7. Although I spent my entire life in Germany my experience of the wall is very similar to yours. I grew up in Western Germany (close to the Dutch border) and only crossed the border three times when travelling to Berlin. The last time I went from West to East Berlin was in August 1989. I had just moved to Berlin to start my first job. That day in East Berlin was a bit scary – I was singled out by the East German border control and later my friend and I were followed by a small man with a hat and a beige coat while strolling through East Berlin … Surreal… I decided never to go back but 3 months later the wall was history. Everybody was so glad but Serv is right. Even more than 25 years later Germany still experiences the effects of decades of separation.
    I think you’re right to remind us of the wall in the West Bank. I have never visited Israel but I think that wall is disgraceful too…
    Walls can never be a solution. Right now I am so scared that new walls will be built both in the U.S. and in Europe to keep out everybody who is considered a threat to our prosperity. Many people will be killed while these walls (or fences) are protected. It’s all so sad…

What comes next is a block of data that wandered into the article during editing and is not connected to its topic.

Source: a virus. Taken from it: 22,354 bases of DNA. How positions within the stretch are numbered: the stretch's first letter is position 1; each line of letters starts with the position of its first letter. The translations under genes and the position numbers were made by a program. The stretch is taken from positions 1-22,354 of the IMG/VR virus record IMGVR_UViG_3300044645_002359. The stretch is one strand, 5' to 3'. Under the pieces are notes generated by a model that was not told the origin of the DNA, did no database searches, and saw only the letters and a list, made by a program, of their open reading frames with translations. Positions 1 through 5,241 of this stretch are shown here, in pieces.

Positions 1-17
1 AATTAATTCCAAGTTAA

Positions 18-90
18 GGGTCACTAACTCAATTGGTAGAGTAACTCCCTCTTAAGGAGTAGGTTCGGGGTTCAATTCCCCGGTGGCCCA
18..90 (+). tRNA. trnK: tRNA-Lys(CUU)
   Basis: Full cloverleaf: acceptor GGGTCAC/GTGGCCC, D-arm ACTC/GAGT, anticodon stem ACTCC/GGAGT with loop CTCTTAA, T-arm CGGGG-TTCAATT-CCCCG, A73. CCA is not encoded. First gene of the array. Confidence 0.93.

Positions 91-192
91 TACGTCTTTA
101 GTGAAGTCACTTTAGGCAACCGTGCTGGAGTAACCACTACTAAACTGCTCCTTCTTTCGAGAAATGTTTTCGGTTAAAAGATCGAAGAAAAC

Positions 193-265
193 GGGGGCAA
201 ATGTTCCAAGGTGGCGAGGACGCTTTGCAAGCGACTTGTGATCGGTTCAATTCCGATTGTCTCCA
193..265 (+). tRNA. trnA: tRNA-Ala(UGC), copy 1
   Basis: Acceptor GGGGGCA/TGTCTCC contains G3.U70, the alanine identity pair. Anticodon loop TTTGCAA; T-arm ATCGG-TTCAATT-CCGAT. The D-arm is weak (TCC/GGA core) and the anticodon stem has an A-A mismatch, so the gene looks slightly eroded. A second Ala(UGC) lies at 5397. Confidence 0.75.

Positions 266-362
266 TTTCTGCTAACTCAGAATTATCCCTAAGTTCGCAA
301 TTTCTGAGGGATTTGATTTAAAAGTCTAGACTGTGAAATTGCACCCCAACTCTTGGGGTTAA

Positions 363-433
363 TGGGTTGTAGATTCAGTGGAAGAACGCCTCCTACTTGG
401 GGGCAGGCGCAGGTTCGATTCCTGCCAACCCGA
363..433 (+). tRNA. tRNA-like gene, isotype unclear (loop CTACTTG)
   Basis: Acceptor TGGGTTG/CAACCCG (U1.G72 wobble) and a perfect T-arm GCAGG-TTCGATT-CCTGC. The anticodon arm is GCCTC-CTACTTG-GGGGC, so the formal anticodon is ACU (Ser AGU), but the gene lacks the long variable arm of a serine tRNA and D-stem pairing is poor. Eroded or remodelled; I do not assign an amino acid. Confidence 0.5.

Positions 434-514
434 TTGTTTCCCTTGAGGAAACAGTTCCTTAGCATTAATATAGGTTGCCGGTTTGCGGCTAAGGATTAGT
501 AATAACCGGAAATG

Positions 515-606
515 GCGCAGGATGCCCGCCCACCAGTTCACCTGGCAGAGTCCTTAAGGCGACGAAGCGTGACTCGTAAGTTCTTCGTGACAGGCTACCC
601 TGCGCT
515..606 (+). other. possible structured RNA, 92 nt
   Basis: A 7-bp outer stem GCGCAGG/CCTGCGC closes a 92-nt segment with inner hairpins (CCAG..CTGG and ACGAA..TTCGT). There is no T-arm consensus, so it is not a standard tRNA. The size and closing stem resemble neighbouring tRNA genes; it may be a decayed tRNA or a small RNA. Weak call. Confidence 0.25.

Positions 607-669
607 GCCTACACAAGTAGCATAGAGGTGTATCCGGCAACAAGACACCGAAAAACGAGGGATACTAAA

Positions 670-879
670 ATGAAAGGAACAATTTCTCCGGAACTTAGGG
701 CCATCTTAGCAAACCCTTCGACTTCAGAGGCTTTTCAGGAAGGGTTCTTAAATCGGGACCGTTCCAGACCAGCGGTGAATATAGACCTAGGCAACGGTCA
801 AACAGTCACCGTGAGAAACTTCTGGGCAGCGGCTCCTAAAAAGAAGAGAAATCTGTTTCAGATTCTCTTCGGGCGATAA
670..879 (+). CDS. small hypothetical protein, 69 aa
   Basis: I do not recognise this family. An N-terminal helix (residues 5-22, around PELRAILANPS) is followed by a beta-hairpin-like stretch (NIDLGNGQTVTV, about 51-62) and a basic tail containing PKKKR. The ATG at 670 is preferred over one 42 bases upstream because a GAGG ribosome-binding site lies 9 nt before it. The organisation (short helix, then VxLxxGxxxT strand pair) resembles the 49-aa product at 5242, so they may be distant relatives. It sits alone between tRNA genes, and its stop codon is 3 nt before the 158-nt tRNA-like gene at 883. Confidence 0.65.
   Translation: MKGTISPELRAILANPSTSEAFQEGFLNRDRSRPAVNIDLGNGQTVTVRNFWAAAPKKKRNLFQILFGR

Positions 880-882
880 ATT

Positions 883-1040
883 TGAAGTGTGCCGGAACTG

Liked by 2 people

    • Thank you for sharing your experience, very interesting to read! You went to East Berlin the same month I went there!
      Yes, walls leave scars. Just think of all the scars WWII left that for some are still not healed, even in to next generations!
      The Israeli-Palestinian conflict runs so deep – even if there should be a resolution tomorrow, the effects will still be felt for generations to come. Building walls just does not make it in any way better or easier, it just adds to the misery already there… Yes, it really, truly is so sad…